Ha Joon asks Ye Won about Ji Sung, and finds out what it means to be a black ops agent — to go on mission using a different passport, to live as some other name, to disappear without a trace. Once a black ops agent is in place, the main headquarters disavows knowledge of the agent, even if the agent is killed: “They must face everything alone.”
Feeling bad for Do Kyung’s situation, Ha Joon piles work on her, although she doesn’t understand the reason for it. Ha Joon watches her work, thinking to keep her busy to keep her mind off her personal hurt.
Ji Sung, meanwhile, changes his mind and decides to take the assignment. Having been gone for a few days (which the chief explains is because he’s away on a training assignment), none of the airport employees think much of seeing him back at the airport one last time. They greet him happily, and Ji Sung resists his impulse to say anything, particularly to Mr. Eom.
And so, he leaves for his mission, with one last regretful look at Do Kyung before he goes. Do Kyung and Ha Joon both hear (from Mr. Eom and the security officer, respectively) that they saw Ji Sung just a while ago in the airport, and they take off running through the airport to find him.
Ha Joon finds Ji Sung on the security monitors and holds the plane back to talk to Ji Sung. He can’t believe the nerve he has, leaving without a word, but Ji Sung asks him to please let him leave quietly. Just as Ha Joon is yelling at him for being thoughtless and cruel, Do Kyung arrives, and the two of them step aside for a tense, silence-filled moment.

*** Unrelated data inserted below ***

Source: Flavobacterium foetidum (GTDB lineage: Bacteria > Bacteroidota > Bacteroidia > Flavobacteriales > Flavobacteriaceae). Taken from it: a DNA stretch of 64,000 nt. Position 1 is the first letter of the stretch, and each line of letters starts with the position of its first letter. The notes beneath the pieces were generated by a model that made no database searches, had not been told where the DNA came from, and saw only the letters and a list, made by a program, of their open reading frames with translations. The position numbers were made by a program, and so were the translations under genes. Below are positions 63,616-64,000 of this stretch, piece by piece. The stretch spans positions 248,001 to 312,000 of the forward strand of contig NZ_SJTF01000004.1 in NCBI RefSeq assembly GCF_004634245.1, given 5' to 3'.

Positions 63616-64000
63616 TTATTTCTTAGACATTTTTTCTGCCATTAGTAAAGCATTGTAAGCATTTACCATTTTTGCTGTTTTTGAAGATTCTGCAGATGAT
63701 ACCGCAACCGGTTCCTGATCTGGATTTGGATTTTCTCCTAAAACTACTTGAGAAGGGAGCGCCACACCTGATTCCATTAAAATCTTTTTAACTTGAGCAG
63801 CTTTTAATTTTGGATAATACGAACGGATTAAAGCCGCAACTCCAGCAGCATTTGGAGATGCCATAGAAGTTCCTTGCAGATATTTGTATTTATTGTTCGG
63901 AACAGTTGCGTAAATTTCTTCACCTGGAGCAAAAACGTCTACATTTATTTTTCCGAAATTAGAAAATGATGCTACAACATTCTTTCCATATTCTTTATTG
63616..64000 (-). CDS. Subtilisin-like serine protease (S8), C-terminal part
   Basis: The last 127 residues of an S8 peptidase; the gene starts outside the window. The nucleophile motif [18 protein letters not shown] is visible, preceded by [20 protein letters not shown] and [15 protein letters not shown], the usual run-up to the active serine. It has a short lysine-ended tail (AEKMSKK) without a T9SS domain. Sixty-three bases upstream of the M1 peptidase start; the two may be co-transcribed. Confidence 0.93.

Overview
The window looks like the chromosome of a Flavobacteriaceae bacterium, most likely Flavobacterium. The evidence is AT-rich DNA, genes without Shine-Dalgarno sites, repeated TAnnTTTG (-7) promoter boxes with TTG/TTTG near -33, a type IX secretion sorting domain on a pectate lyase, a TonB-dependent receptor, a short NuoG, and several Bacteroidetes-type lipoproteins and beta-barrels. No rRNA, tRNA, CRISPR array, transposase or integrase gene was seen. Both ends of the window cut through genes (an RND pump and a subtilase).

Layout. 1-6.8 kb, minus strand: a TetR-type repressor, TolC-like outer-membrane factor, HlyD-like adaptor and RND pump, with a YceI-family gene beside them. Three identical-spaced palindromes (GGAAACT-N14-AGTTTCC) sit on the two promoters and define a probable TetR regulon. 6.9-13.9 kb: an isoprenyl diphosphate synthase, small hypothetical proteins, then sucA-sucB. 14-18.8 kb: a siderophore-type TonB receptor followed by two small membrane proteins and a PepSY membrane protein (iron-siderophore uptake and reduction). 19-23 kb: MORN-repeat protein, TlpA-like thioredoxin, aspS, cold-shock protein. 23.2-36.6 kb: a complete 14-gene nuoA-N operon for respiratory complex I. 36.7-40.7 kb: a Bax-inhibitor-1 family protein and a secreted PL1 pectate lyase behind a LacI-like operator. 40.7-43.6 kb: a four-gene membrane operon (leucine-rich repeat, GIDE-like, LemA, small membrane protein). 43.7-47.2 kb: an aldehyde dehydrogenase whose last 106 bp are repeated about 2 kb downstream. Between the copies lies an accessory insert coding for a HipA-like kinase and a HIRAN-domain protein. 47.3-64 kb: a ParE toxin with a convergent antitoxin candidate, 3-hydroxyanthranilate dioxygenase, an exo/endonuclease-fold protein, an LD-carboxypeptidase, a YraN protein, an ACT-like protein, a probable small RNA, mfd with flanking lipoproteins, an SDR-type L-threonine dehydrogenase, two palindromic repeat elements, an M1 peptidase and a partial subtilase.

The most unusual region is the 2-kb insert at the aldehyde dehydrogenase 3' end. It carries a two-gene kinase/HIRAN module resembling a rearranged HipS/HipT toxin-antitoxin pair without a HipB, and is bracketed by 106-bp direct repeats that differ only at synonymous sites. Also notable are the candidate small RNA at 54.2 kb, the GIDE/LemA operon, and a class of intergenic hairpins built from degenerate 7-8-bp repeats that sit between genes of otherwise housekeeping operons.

Ji Sung asks her if she can understand him (just as he did before they started dating), and Do Kyung nods. Ji Sung wipes a tear from her face, puts a hand briefly on her shoulder, then forces himself back on the plane with clenched, stoic jaw.
Do Kyung goes out to the runway to watch his plane depart.
Meanwhile, life carries on at the airport as usual:
Having decided to carry on construction elsewhere, the land purchases are cancelled, leaving Manager Noh’s and the cleaning lady’s hopes for wealth dashed. Supervisor Min and the bureau chief bicker back and forth as usual, Ha Joon is as hot as ever, Nan Young and Ye Won are still in full rival mode, and Mr. Eom brings home yet another young man to treat as a son figure.
As Do Kyung walks through the airport, her turf, her voicover says:
“In this place filled with so many meetings and farewells, I met and came to love one man, and also experienced a parting I couldn’t control. Whenever a plane takes flight, my heart goes with it. I wonder if he thinks of me whenever he sees an airplane, too. Farewells are painful, but discovering that waiting for someone can be a happy thing is something I learned at the airport.”
It’s no secret how I feel about Air City. If I had watched this drama completely on my own, I would have ditched it ages ago and not felt the least bit sorry. But since I stuck through it, I’m at least glad the final installment was able to remove a bit of my disappointment. I think part of the reason for the final episode being better than I expected was that there were no ridiculous spy-action-intrigue shenanigans. Korean dramas are usually quite good at relationships and characters, and less so with these kinds of high-stakes occupational action stories. I’m glad the melodrama was left behind (no drawn-out doctor scenes, no drawn-out sobbing farewells) and the final image was in the vein of the airport motif — rather ordinary (another day in the life), but uplifting.
If Air City gets a Season 2, I will be shocked (and I won’t be watching). But I think all the stars will go on to do more worthy endeavors, and perhaps the series will do much better in overseas markets.